Why Write About Martial Arts?

WuAfter dedicating most of my day to work and family obligations, I am lucky to find a spare hour or two for my martial arts hobby. Many of you have a similar problem, no doubt.

Wen We could practice an hour per day for our entire lives, without exhausting the breadth and depth of martial arts. Considering the scope and challenge of the task, can we really afford to spend our precious time blogging about practice, at the expense of time spent in practice?

Yes, the benefits of writing about martial arts justify some investment of time and effort. Here are a few of these potential benefits…

Educational Benefits

  • Writing about a specific aspect of practice prompts reflection and analysis that will clarify your understanding.
  • After publishing your theories and experiences for public review, you can solicit feedback and advice from all over the world—not just from the usual cast of characters at your training hall.
  • The writing process illuminates previously unrecognized gaps in your knowledge and experience. Only after identifying these gaps, can you fill them in.

Social Benefits

  • Your blog is a tool for meeting new friends with similar interests.
  • Sharing your passion can inspire others to seek and enjoy the benefits of practice.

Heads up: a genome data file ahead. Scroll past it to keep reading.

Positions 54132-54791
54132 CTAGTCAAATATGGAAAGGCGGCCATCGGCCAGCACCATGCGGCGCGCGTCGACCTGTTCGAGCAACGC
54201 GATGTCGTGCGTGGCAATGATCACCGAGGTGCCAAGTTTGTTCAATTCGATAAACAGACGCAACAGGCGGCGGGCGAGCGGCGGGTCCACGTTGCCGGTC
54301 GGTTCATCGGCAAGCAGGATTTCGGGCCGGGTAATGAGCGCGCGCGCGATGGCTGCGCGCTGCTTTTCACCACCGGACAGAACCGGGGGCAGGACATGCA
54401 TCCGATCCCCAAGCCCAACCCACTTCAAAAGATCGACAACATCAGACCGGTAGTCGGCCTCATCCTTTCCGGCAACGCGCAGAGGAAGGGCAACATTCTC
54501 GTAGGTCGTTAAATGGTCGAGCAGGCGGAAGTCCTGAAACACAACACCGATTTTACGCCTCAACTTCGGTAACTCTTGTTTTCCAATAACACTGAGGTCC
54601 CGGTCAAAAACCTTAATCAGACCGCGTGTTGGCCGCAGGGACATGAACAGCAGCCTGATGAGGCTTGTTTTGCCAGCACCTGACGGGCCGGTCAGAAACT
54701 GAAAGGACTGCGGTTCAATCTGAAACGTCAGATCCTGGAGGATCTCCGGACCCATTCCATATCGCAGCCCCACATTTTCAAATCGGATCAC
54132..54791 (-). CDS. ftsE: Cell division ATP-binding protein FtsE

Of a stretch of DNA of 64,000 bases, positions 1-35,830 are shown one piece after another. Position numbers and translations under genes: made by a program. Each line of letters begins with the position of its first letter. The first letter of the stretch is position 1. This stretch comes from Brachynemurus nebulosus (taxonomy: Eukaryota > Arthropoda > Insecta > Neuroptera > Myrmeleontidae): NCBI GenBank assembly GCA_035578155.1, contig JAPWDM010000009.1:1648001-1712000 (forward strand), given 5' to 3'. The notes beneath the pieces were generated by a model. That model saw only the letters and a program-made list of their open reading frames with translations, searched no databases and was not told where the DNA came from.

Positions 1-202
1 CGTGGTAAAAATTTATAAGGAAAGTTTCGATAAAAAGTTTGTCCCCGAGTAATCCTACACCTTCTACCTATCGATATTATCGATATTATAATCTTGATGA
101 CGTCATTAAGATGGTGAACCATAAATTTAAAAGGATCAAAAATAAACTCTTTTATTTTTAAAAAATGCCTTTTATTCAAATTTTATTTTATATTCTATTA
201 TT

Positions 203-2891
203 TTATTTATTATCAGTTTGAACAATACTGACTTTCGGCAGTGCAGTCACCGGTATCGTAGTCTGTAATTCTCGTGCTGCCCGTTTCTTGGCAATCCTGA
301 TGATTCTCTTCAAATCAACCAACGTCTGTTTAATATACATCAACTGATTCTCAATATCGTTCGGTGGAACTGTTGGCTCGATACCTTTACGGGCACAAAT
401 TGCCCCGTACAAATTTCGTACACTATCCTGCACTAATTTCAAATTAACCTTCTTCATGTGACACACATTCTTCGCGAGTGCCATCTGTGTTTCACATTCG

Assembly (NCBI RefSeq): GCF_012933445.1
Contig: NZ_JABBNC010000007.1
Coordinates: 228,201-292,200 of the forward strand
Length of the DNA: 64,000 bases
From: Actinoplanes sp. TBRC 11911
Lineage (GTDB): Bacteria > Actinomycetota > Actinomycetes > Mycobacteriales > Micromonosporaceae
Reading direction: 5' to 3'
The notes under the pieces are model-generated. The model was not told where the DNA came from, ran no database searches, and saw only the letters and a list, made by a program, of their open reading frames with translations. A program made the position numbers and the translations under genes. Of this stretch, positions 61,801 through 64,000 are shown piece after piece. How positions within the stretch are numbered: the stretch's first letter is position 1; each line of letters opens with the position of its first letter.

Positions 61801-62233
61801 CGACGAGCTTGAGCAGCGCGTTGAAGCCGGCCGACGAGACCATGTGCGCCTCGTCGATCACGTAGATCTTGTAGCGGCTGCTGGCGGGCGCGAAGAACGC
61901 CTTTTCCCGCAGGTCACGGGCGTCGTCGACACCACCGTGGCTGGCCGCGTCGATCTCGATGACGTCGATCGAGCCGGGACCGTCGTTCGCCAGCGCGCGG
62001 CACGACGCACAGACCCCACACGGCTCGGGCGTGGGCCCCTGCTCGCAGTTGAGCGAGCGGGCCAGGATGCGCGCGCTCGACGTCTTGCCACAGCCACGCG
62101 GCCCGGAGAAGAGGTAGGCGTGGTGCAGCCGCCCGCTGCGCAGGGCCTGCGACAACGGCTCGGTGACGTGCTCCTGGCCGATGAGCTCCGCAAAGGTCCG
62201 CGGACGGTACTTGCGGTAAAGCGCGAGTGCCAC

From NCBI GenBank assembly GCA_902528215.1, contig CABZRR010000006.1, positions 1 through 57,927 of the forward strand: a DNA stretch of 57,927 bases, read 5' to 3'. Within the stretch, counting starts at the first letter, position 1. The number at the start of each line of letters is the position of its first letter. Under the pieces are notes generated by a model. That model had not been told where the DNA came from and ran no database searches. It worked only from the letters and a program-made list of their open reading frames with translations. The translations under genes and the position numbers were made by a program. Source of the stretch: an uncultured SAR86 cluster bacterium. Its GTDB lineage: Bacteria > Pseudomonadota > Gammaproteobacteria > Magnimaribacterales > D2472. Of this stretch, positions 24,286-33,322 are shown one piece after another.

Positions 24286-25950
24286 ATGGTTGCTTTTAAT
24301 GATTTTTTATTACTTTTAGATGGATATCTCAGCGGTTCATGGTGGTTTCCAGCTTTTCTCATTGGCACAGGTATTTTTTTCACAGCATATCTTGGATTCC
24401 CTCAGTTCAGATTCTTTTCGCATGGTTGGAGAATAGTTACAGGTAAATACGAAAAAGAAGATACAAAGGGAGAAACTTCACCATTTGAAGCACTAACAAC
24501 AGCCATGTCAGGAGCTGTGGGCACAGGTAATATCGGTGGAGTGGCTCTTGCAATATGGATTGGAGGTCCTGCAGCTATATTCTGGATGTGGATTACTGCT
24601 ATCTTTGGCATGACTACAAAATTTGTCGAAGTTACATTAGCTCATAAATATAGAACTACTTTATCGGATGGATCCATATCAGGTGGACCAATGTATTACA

Financial Benefits

  • Blogs support passive income streams, including contextual advertising, sponsorships, affiliate programs and more. If your blog is popular, compelling, and relevant, you can even earn money while you sleep.
  • Writing is a great way to turn a martial art hobby into a flexible part-time job, without all the risks and responsibilities of operating a school. And when your hobby becomes a job, your training expenses become tax deductions.

So, how much time do you spend writing about martial arts? Perhaps not enough!


  1. Thanks, Rick. I can only remember a few words of 日本語 from my college days.

    I figure that a few readers will understand the characters, and the rest will see them as nice decorations.

  2. Writing also forms a key part of practice, which is mental.

    It will not make up for a lack of physical practice, but will combine with such practice exceedingly well.

    There is a strong tradition of a scholarly approach to the martial sciences.

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